COVID-19 continues to impact many aspects of our lives, and IFRS 16 compliance is no exception. Companies across the globe are finding new and innovative ways to work remotely. Many have also had to introduce new processes for managing cash flow, assets, and expenses during this pandemic.
The last thing any company wants to face is legal action over rental payments, which is why the IASB introduced new guidelines to help both lessees and lessors renegotiate the terms of their leases. It’s important to note that a lease is a legally binding contract, so both parties must agree to rent concessions.
Some ways companies are negotiating lease concessions under IFRS 16
The IASB has reported that an unprecedented number of lessors are providing concessions at this time for lessees. There are several options open to companies trying to renegotiate lease terms at this time. Possible concessions for those looking to change the terms of a lease include:
- Rent forgiveness
- Rent reductions
- Rent credits
- Rent deferrals
- Rent concessions
Traditionally, under IFRS 16, each concession would trigger a modification to the lease terms if the situation does not appear in the initial agreement.
Difficulty accounting for lease concessions under IFRS 16
IASB realizes that lessees may struggle to evaluate and account for these concessions under the modification framework set out under IFRS 16 on time. As a result, the IASB created an amendment in May 2020, which permits lessees to bypass assessment for rent concessions that occur as a direct consequence of COVID-19.
Under this amendment, companies can choose to apply for an expedient, which allows them to account for rent concessions as if they were accounted for in the original contract and not have to recognize them as lease modifications. The expedient is optional for lessees, and if used, will need to be applied consistently across all similar lease contracts.
Criteria for qualifying for the expedient:
- Lease concessions must be a direct result of COVID-19’s impact on business.
- Must be agreed upon by both lessee and lessor.
Lease concessions must meet the following guidelines:
- Any changes must result in payments that are substantially the same or less than the original lease agreement. The IASB has not defined what “substantially the same is”, but generally staying within a 10 percent threshold would be considered appropriate.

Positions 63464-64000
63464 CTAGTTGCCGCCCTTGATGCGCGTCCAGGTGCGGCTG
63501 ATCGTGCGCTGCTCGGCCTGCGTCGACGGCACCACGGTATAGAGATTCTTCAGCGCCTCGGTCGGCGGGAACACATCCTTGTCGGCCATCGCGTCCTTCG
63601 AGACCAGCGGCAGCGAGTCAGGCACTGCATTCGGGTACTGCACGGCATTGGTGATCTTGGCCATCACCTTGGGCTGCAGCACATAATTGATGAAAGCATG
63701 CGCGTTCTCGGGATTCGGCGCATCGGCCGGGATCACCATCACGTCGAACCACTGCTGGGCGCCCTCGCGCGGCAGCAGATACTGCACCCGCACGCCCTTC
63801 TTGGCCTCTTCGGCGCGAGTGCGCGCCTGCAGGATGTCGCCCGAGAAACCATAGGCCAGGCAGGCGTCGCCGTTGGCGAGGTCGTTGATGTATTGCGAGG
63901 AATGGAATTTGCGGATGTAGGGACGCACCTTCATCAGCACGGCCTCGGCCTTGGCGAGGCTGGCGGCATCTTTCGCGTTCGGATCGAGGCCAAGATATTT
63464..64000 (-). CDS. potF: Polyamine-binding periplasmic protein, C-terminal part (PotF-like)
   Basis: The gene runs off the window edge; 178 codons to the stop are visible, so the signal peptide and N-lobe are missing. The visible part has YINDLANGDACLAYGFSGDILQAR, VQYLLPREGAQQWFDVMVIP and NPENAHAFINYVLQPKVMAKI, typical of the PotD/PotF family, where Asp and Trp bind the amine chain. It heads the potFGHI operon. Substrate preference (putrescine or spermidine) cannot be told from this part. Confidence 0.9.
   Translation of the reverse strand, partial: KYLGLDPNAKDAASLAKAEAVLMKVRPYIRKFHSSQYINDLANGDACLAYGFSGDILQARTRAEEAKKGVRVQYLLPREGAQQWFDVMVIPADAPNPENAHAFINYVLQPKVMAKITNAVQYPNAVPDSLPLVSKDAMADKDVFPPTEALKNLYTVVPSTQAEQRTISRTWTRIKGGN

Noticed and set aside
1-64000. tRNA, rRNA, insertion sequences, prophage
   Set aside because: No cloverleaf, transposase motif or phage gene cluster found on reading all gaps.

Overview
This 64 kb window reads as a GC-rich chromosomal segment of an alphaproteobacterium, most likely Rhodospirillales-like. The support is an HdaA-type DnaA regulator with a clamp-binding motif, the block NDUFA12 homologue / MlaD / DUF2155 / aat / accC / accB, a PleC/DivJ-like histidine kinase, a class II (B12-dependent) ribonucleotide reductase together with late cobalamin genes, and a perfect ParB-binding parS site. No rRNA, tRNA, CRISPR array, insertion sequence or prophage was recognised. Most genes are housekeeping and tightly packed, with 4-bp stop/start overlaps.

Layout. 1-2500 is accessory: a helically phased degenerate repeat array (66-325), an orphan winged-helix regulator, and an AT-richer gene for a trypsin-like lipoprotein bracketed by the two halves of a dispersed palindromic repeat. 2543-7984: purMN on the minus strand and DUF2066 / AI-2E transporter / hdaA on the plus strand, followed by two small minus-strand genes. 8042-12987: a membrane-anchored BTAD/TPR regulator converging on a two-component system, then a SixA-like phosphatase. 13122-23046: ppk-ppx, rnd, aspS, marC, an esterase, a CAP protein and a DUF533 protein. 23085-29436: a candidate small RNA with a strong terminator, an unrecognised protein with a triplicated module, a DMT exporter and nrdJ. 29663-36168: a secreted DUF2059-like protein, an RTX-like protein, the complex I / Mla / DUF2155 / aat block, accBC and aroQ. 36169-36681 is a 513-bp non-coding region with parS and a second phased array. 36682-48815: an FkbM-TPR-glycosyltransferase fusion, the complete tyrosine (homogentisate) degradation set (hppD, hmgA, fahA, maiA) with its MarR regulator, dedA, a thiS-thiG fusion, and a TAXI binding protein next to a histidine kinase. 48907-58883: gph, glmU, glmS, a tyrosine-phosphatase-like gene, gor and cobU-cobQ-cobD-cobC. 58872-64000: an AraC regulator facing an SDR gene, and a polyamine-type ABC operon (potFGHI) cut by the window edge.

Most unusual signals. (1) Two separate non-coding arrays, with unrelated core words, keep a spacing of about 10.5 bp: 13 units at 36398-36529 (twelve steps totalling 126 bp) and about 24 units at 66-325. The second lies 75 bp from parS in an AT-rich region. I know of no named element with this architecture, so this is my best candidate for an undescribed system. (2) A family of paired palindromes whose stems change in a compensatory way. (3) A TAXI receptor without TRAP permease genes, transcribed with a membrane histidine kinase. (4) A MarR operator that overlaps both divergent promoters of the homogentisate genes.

- Applicable to lease payments that were due on or before June 30, 2021.
- The concession should not introduce any substantive change to the lease. For example, if you want to defer rent by several months, this concession is applicable. However, if the concession requires the lessee to sign for an additional two years to avail of the concession, it would be out of scope. It requires a longer lifetime of payments, which would significantly change the original lease agreement.
Disclosure requirements for lease concessions
- Lessees must disclose when the expedient election for rent concessions is elected.
- If not applied to all concessions, must disclose to which specific types of contracts it was applied.
Accounting for rent reductions
If both parties agree to a rent reduction, then the lessee can account for this as a negative variable lease payment. They should record the reduced payments as negative lease expenses in the months when the original full rent payments would have been due. The benefit of this method is that it won’t impact the ROU asset, lease liability, or the amortization schedule.
Accounting for rent deferrals
If both parties agree to a rent deferral, then the approach for IFRS 16 would be remeasurement consistent with resolving the contingency. By pushing the timing of payments to a later date, there is no change to the total cash flow over the lease term, i.e. rent deferral. The new timing is accounted for as a resolution of the contingency specified in the original lease. They then remeasure the lease’s liability based on the updated payment timings, i.e. recognizing the liability at the deferred date. The lessee must also make a corresponding adjustment to the ROU asset.
Managing lease concessions under IFRS 16 requires the right software
Managing all the moving parts of IFRS 16 compliance is simple when you invest in the right property management software. Look for solutions that have robust accounting features so that you can handle the complexities of deferred or reduced rents. Trying to keep track of all your expenses and requirements at a time like this may otherwise become overwhelming for the accounts team. Binary Stream’s Property Lease Management is built to enable you to remain IFRS 16 compliant.